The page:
Can you name that country? 
See below for answers.

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Talos: Mythical Droid of Crete

This 5th-century BCE Greek vase depicts the death of Talos at the hands of Medea and the Argonauts. The artist is known only as the Talos Painter.

This 5th-century BCE Greek vase depicts the death of Talos at the hands of Medea and the Argonauts. The artist is known only as the Talos Painter.

Talos was a giant bronze man, the Cretan sun god and general guardian of the island. There are many conflicting stories about his genesis, purpose and death, but his role as protector of Crete is a common thread. Zeus and Hephaestus (the god of the forge) are variously named as his creator.

Talos circled the entire island 3 times each day (to account for this, some ancient depictions show him with wings) and lobbed boulders at unauthorized ships that approached the island. Any invader who reached the shore would die a hideous death in his hot-metal embrace.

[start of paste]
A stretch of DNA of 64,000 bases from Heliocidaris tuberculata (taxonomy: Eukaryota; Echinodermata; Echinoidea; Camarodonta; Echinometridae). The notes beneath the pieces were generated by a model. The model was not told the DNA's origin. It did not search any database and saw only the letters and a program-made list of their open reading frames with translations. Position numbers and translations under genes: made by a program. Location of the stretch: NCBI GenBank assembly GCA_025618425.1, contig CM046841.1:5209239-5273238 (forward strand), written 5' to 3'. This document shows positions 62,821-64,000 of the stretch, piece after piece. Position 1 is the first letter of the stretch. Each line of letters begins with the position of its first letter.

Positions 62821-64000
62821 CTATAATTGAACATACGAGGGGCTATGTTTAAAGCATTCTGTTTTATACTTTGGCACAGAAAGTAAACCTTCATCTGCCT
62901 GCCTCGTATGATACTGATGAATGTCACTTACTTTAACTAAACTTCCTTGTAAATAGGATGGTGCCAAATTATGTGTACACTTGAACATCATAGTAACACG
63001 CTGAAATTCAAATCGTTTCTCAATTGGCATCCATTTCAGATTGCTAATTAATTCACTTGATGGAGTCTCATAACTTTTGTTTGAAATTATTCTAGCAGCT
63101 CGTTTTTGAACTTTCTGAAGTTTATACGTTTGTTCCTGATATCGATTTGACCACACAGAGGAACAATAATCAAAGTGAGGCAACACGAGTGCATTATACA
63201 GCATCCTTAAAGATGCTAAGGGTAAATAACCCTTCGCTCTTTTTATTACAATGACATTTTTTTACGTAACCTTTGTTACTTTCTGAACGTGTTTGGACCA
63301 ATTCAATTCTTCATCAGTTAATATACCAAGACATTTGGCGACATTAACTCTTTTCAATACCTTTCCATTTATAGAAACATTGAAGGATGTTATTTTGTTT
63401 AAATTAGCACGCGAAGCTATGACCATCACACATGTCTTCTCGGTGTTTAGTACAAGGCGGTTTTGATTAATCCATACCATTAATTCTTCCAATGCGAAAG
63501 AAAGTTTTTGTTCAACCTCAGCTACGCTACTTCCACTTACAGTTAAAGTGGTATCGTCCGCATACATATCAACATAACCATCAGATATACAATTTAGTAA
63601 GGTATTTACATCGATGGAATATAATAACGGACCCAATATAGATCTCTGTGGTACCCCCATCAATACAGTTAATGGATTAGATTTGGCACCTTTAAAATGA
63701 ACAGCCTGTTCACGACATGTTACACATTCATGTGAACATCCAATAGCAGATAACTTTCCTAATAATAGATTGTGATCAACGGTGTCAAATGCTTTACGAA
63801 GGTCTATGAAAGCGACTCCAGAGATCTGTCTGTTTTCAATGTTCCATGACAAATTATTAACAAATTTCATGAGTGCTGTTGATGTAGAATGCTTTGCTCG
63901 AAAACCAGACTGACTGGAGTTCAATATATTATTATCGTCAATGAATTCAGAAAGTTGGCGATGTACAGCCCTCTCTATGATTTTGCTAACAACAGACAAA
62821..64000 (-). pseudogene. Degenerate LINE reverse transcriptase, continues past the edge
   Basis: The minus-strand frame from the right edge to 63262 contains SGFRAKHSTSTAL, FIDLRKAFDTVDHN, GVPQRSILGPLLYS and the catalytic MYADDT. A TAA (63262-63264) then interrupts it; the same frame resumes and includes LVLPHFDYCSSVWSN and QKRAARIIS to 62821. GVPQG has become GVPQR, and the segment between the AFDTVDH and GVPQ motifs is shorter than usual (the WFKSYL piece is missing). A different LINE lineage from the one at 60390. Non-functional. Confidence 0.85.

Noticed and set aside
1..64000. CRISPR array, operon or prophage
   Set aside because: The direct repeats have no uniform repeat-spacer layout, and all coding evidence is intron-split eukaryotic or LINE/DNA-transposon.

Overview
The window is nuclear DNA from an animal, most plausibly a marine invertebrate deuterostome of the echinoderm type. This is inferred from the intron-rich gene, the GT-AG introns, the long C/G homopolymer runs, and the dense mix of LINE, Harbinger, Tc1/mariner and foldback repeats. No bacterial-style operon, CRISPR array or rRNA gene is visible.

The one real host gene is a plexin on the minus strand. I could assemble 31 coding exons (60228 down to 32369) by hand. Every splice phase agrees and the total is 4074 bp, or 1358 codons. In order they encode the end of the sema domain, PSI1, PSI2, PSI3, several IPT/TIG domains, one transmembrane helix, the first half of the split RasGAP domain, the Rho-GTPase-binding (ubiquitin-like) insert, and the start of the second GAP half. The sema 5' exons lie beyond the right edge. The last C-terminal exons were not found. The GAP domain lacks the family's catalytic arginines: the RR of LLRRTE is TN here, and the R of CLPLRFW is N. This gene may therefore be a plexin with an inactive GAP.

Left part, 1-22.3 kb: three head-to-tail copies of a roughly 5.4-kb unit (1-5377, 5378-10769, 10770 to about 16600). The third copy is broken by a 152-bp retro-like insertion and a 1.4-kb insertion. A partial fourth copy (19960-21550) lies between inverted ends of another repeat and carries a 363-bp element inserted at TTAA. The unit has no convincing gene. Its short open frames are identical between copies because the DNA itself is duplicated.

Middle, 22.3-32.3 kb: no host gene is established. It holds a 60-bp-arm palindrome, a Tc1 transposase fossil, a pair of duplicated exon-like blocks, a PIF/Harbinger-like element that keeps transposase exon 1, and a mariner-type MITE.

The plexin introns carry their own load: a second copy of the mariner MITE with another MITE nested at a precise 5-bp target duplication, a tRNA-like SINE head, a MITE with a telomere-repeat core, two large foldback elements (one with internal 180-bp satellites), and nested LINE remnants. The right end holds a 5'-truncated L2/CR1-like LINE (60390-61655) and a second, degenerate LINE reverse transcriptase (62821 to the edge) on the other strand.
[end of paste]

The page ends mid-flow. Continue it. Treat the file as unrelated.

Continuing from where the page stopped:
Talos had one vulnerability – a plug on his ankle, which contained the molten-metal life-blood coursing through a single artery. When Jason and his Argonauts attempted to land on Crete to resupply after their Golden Fleece adventure, they were held off by a barrage of rock-missiles. Fortunately, for the Argonauts, Jason’s wife, the sorceress Medea, was also on board. She cast a spell on Talos, which caused him to remove the plug from his ankle and “bleed” to death.

Some scholars suggest the story represents the cultural, political and technological transition from the Bronze Age and the power of Minoan Crete, which collapsed around 1100 BCE, to the rise of Proto-Greek groups, which invaded Greece in waves across the millennium prior to the fall of Minoan Crete.

NAME THAT COUNTRY

Byzantine Christians named this ancient citadel The Tower of David because they mistakenly understood one of the Herodian watchtowers to have been built by the 2nd king of the land. In modern times, the Tower of David refers to the 17th-century Ottoman minaret, which adjoins the Mamluk mosque built within the citadel grounds. Today, the Tower of David is a museum, with historical, cultural and art exhibits, as well as activities and lectures.